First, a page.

France Will 'Strike' If Proven Syria Used Chemical Arms: Emmanuel Macron

On Tuesday, President Emmanuel Macron warned that France would act unilaterally to strike the "source" of any chemical weapons use in Syria, but he said there was still no conclusive proof that chemical weapons had been used by the Damascus regime after it agreed to dismantling its WMD arsenal and eliminating its stockpile of such weapons.

"We will strike the place where these launches are made or where they are organized", Macron told the presidential press corps.

He acknowledged that French intelligence services don't have the necessary proof to this day that "chemical weapons banned by the treaties have been used against civilian populations".

While UN officials say hundreds of thousands of people have been killed in the conflict, Syrian regime officials say the death toll is closer to 10,000.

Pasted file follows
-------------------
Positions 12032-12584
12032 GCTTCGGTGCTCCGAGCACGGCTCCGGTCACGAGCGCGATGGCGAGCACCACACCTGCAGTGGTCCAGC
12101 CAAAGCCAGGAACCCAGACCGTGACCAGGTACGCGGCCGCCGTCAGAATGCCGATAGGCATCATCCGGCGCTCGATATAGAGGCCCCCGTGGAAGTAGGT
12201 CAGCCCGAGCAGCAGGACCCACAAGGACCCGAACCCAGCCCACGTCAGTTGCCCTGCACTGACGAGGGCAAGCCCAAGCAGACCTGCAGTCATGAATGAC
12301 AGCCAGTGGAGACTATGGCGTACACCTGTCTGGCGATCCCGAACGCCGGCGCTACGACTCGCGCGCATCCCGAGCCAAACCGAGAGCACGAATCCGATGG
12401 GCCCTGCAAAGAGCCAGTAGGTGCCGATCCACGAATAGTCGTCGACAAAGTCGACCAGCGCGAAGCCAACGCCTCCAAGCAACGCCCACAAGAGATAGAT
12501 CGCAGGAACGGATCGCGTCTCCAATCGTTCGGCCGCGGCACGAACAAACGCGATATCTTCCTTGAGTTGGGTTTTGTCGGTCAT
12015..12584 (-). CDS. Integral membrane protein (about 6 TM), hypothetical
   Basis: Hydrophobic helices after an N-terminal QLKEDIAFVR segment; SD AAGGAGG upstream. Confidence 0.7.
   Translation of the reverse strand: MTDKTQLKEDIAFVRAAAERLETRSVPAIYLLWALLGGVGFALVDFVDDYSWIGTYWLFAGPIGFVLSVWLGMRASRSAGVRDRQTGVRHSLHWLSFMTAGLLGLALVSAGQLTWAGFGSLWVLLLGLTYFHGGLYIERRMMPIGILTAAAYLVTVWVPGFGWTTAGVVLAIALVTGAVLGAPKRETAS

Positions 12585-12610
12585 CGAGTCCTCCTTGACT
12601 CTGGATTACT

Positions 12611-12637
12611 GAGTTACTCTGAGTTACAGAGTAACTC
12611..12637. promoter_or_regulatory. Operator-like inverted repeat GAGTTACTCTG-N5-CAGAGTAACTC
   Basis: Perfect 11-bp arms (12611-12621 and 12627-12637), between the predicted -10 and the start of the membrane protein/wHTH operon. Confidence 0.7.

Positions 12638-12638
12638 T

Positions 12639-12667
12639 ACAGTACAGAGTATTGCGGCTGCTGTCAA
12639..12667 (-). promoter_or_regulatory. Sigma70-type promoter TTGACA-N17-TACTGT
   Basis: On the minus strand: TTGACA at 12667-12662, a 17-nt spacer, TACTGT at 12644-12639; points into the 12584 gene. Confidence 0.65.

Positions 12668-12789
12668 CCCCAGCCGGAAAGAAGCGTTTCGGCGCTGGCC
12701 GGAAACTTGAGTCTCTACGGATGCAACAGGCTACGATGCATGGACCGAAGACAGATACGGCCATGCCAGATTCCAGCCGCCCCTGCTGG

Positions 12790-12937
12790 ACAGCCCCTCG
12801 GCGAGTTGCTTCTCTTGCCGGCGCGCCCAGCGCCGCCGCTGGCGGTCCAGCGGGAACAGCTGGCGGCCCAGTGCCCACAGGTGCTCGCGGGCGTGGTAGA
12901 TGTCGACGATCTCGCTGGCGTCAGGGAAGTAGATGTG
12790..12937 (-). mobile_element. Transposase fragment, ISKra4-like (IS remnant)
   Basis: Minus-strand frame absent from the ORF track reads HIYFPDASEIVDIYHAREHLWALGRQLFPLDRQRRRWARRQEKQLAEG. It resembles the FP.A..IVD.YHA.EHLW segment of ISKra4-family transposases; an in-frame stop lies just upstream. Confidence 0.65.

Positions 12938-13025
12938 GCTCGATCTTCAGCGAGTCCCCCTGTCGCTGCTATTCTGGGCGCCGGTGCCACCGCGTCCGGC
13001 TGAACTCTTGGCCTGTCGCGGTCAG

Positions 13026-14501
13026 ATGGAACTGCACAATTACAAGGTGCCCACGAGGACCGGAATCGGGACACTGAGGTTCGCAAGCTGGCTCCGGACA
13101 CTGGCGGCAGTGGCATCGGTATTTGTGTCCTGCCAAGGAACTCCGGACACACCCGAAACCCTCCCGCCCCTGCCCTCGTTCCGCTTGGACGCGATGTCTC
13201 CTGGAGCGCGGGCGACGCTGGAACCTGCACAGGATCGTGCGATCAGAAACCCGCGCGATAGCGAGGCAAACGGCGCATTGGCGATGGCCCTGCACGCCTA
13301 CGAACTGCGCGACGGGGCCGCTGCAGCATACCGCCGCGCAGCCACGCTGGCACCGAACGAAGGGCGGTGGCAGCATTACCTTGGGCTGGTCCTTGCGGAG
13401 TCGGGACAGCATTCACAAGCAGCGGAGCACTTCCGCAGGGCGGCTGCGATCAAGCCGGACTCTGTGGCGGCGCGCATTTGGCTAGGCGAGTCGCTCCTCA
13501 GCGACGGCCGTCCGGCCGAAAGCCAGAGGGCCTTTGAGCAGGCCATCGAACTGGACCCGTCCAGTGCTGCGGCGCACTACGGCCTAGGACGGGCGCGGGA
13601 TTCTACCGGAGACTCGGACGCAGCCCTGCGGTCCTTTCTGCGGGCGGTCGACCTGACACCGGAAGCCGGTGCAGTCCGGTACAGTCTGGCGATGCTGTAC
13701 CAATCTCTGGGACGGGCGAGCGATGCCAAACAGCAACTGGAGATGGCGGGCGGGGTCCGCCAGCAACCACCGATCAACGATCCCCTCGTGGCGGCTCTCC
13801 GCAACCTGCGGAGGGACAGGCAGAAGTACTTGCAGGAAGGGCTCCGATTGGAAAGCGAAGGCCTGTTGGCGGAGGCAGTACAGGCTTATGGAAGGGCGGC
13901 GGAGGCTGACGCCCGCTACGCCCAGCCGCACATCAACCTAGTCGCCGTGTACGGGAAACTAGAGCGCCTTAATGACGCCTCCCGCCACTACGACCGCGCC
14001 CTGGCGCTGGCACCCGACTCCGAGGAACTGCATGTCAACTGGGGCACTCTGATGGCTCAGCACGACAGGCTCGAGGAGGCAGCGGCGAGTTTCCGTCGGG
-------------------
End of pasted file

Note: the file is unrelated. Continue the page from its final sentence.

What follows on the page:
President Macron promised to bomb factories where chemical weapons are made and "where they are organised" in Syria.

Macron also called for an worldwide meeting on Syria, in the region if possible.

"On chemical weapons, I set a red line and I reaffirm that red line", Macron told reporters.

Damascus last month also denied carrying out chemical attacks and its ally Moscow denounced such charges as a "propaganda campaign", stressing the perpetrators had not been identified.

'We have some indications of the use of chlorine, but we do not have absolute confirmation, so it is this confirmation work that we are doing with others because obviously we have to establish the facts, ' she said.

According to the report, Russian Federation has used its power of veto five times in favour of the regime, in respect of the chemical weapons file - three times in less than a month to stop the expansion of the mission of the Joint Investigation Mechanism which ended its mandate last November. Critics who accuse Macron of inaction say he has not given a clear definition of whether use of chlorine would for him constitute a chemical attack.

The vice-president of the Syria Civil Defence, or "White Helmets", responded on Tuesday, saying France should stop talking about red lines and focus on real action.

  • Tracy Klein